Mel's Angels

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Williams didn't take kindly to the affront, noting in a police report, "The language of the letter caused me to have concerns that Mr. McDonald was attempting to influence the course of my investigation."

Of course McDonald was trying to influence the investigation. That's what aggressive attorneys do.

But McDonald seemed oblivious to the irony that Gilbert police were playing hardball with this teenager, while they'd coddled his relative, Patty Lake.

In August 1995, a 16-year-old Gilbert boy rammed into a car at Cooper and Elliot roads, killing three and gravely injuring two others. The boy said he'd fallen asleep behind the wheel, a claim Gilbert police doubted after they found skid marks at the scene.

The boy's family hired Mel McDonald. He engaged Gilbert PD in full-scale war, later proving to the satisfaction of prosecutors that the skid marks had come from another vehicle.

But some Gilbert cops didn't see how McDonald could be a Gilbert councilman while also taking on cases potentially embarrassing to his city.

McDonald claims a reporter for Tribune Newspapers contacted him around that time. The writer told him an unnamed Gilbert cop had slipped her records about the Lake molestation case and an unrelated report.

"[The reporter] assured me . . . that the two police reports were filed where they belonged--in the trash," McDonald said in a letter last April to County Attorney Richard Romley.

Tribune Newspapers did publish a story August 15, 1995, which focused only on McDonald's alleged conflict-of-interest issue concerning the 13-year-old girl and the triple fatality. (Just weeks ago, the Tribune published a glowing portrait of McDonald, titled "Hard fighter with a soft heart." The piece began, "The only role A. Melvin McDonald hasn't played in Arizona's legal system is the accused.")

Two days after the news story about the conflicts of interest appeared, Todd Baty verbally complained about McDonald and the Lake case to a prosecutor. He then elaborated in a two-page memo to the County Attorney's Office.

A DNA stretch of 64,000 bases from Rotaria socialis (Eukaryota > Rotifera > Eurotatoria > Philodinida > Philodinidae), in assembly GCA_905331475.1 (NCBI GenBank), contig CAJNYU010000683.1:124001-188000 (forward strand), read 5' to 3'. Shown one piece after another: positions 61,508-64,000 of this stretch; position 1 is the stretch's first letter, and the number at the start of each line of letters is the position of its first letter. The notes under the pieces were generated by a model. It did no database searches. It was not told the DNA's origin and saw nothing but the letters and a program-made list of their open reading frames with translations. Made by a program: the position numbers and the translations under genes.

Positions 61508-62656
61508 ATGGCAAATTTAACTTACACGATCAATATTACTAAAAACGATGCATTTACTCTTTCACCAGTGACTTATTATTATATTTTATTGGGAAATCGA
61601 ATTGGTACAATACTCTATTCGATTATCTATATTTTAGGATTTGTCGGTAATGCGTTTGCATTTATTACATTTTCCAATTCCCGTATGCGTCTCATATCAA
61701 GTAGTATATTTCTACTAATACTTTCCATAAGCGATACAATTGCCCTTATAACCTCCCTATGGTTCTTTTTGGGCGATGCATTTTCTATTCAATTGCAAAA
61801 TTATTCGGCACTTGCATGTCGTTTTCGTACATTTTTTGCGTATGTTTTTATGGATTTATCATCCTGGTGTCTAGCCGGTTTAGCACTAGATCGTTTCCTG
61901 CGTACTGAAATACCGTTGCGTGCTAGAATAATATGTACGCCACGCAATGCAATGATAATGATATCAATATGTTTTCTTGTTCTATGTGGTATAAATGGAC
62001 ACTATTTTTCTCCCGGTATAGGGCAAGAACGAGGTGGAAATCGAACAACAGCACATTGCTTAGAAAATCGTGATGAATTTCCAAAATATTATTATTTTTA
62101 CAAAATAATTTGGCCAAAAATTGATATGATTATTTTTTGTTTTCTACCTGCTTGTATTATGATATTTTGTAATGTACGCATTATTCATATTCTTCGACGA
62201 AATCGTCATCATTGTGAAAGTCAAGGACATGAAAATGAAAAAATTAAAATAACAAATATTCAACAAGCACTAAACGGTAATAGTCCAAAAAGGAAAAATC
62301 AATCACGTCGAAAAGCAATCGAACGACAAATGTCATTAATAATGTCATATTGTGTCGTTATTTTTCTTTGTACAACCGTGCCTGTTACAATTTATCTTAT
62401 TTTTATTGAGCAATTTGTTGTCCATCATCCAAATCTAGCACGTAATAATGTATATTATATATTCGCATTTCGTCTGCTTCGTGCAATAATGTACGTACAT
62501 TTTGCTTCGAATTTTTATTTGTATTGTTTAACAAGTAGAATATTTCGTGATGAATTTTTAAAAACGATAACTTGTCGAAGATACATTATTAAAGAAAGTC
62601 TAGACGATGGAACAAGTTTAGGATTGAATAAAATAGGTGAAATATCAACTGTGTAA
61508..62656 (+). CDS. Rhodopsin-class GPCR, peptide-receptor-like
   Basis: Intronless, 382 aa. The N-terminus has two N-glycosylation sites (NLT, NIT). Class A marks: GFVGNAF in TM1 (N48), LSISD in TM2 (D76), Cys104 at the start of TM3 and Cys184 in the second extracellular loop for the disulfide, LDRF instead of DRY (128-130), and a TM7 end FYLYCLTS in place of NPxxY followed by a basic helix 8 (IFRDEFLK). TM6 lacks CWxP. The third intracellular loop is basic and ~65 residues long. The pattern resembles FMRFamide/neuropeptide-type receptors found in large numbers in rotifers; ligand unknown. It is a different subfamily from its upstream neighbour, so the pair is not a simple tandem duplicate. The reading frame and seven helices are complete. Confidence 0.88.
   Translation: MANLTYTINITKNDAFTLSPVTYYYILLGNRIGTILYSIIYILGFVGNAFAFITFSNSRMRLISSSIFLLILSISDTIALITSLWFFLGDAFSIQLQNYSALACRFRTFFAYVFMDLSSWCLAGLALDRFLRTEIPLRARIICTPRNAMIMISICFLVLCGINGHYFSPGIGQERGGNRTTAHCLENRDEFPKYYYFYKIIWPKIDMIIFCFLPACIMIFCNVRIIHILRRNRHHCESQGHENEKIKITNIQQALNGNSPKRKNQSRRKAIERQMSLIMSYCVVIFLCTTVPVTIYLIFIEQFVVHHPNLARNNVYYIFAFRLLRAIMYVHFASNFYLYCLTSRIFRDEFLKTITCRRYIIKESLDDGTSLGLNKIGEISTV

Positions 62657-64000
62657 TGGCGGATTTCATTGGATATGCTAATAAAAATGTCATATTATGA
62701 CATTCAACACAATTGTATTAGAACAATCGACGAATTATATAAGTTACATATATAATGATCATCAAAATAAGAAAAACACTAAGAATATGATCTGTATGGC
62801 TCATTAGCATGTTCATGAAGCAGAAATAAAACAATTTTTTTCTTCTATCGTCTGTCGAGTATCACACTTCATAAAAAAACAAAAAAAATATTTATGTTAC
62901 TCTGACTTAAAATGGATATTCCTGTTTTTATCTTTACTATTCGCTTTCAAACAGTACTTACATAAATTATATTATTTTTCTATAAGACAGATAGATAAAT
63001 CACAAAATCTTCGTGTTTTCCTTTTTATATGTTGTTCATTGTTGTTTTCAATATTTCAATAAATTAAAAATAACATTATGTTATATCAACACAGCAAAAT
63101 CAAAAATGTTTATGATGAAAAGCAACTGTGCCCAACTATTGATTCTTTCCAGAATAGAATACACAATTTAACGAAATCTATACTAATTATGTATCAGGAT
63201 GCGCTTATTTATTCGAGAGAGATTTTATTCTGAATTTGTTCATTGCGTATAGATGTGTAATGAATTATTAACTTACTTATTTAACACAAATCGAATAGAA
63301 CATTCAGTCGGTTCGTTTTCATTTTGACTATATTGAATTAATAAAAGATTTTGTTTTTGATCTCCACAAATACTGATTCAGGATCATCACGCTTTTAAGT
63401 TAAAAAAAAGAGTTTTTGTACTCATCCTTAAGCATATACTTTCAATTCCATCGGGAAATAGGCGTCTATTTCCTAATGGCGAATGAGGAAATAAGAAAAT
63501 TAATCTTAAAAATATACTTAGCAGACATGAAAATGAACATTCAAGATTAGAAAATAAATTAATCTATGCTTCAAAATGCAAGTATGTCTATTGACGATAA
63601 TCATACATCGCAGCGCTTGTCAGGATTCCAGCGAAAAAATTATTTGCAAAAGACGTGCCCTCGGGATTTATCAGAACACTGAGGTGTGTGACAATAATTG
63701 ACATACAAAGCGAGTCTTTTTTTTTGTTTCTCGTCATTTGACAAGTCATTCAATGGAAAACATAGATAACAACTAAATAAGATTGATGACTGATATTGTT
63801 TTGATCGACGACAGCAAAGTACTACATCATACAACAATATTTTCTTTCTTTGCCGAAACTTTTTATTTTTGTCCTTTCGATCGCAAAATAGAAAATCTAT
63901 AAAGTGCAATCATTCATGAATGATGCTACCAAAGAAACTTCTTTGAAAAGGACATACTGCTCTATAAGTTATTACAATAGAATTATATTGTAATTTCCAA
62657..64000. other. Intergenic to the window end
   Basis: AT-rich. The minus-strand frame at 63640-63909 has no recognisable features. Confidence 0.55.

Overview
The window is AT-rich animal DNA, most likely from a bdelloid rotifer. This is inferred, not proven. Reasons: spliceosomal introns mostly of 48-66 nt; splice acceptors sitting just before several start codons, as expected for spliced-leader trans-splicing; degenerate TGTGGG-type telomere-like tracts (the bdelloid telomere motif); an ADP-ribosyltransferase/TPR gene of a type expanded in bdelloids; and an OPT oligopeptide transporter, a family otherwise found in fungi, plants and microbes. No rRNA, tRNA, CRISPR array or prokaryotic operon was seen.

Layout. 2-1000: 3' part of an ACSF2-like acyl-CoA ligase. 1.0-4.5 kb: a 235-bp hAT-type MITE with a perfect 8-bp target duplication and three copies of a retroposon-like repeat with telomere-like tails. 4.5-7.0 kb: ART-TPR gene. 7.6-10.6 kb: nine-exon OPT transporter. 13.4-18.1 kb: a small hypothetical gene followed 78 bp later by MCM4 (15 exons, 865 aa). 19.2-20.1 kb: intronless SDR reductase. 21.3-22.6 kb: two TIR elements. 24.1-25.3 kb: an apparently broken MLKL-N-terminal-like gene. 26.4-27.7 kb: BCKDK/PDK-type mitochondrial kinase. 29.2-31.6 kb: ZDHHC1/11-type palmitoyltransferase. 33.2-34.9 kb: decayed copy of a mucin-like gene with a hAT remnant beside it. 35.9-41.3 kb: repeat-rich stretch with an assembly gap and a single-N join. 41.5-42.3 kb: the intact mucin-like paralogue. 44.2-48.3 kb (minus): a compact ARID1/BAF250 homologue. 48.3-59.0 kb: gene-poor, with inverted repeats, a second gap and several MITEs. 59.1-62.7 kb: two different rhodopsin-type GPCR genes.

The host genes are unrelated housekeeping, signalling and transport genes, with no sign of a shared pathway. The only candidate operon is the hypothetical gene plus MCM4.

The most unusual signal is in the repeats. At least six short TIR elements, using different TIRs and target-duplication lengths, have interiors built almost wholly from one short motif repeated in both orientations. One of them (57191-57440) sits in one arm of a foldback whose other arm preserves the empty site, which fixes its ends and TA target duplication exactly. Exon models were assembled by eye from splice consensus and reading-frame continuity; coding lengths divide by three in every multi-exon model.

"In reviewing the original report and related supplements from the Gilbert Police Department," Baty wrote in requesting an investigation, "I've been unable to locate a pursuit of justice."

On September 22, 1995, the office assigned prosecutor Dorothy Macias and investigator Susan Lindley to the "Mel McDonald thing." Chief deputy Paul Ahler says Macias and Lindley were "the best people we had in their positions to put on it."

They are known for their professional diligence.
Last May, a pregnant Macias insisted on finishing her closing argument in an unrelated child-molestation case after her water broke. (The defendant was convicted; Macias later resigned to be a full-time mother.) Lindley has earned honors for her solid mix of compassion and information gathering.

The obstacles they faced were evident.
Years had passed. Memories had faded. Fingers were being pointed. Butts were being covered. Few were interested in having the case revived.

It isn't certain what Tim Brooks, nearing his 14th birthday, wanted. No one in authority had bothered to speak to the boy since the day he called the Gilbert Police Department.

The presence of Macias and Lindley seemed to indicate that the county attorney's top brass weren't going to let the Patty Lake case be swept under the rug again. The two pulled few punches during their months-long series of interviews.

"Do you have any idea why the victim wasn't interviewed by an investigator in this case?" Macias asked Gilbert police lieutenant Jack Young in November 1995.

"Do you have any idea why an investigator didn't get copies of anything that Phoenix PD did on file?"

"Do you have any idea why an investigator didn't talk to the suspect in this case?"

"Do you have any idea why the investigator in this case only essentially discussed the case with [Mel McDonald] and then made a phone call to the suspect's counselor?"

"No, other than . . . something happened in Phoenix and it was just my understanding that the whole thing was being taken over by Phoenix."

Macias also gave Gilbert detective Randy McLaws the third degree:
"[Tim Brooks] said, 'I think she should be put in jail and not do this again.' So from a victim's standpoint, what did he get out of this investigation. What did this 10-year-old learn about going to the police?"

"The victim went to report that crime just as part of therapy," McLaws replied. "The case had already been investigated by the police--that's how it was delivered to me. . . . Do we put the scope of the judicial system and the adjudication of [Patty Lake] in the hands of a 10-year-old?"

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Paul Rubin
Contact: Paul Rubin